Disease leaves at least 157 children dead with more than 2,000 infections recorded across the landlocked African country, officials say. Measles virus attacks mainly children with the most serious complications including blindness, brain swelling, diarrhoea and severe respiratory infections. (Reuters) A measles outbreak in Zimbabwe has killed at least 157 children, with more than 2,000 infections reported across the country.
“As of 15 August the cumulative figures across the country have risen to 2,056 cases and 157 deaths,” Information Minister Monica Mutsvangwa said on Tuesday briefing journalists after a weekly cabinet meeting.
Mutsvangwa said the government was going to step up vaccinations and has invoked special legislation allowing it to draw money from the National Disaster Fund “to deal with the emergency.”
She said the government will engage with traditional and faith leaders to garner their support for the vaccination campaign, adding all victims were not vaccinated.
Cases have been growing rapidly in the southern African nation since authorities said the first infection was logged earlier this month, with reported deaths almost doubling in less than a week.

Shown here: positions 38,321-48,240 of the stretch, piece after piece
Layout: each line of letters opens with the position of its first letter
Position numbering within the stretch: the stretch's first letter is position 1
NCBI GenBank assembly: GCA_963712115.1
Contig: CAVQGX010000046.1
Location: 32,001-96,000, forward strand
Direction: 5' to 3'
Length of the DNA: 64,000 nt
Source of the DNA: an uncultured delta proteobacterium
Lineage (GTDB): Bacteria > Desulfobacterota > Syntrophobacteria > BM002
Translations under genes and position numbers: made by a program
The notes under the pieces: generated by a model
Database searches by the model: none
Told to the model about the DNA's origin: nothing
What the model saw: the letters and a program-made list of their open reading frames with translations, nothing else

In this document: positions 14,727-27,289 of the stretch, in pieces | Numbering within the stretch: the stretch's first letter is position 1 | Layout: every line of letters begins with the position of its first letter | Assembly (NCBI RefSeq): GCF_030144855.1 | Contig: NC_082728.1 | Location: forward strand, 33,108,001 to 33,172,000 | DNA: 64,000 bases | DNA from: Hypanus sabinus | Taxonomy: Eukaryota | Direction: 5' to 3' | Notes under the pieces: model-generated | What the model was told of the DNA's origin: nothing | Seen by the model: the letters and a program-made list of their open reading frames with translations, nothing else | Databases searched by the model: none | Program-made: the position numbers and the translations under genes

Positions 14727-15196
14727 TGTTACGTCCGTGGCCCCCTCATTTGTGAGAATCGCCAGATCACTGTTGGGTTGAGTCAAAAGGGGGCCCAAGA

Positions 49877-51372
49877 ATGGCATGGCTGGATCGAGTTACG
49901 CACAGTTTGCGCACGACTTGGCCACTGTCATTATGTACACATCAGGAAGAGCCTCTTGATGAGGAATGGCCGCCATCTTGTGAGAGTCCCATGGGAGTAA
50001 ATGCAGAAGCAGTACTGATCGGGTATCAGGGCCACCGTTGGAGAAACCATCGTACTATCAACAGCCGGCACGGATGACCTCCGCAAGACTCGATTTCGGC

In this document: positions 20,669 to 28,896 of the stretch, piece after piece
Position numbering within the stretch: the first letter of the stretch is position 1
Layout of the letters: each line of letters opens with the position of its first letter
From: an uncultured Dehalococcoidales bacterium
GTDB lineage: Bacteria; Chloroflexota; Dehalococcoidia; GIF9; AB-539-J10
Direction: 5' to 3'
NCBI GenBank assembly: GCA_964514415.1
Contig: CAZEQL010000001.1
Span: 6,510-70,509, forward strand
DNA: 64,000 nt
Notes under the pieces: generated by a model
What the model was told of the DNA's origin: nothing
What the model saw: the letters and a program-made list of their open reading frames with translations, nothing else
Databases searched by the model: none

Africa facing explosion of preventable diseases
The Health Ministry has previously blamed the outbreak on church sect gatherings.
The measles virus attacks mainly children with the most serious complications including blindness, brain swelling, diarrhoea and severe respiratory infections.
Its symptoms include a red rash that appears first on the face and spreads to the rest of the body.
Once very common it can now be prevented with a vaccine.
In April, the World Health Organization said Africa was facing an explosion of preventable diseases due to delays in vaccinating children, with measles cases jumping 400 percent.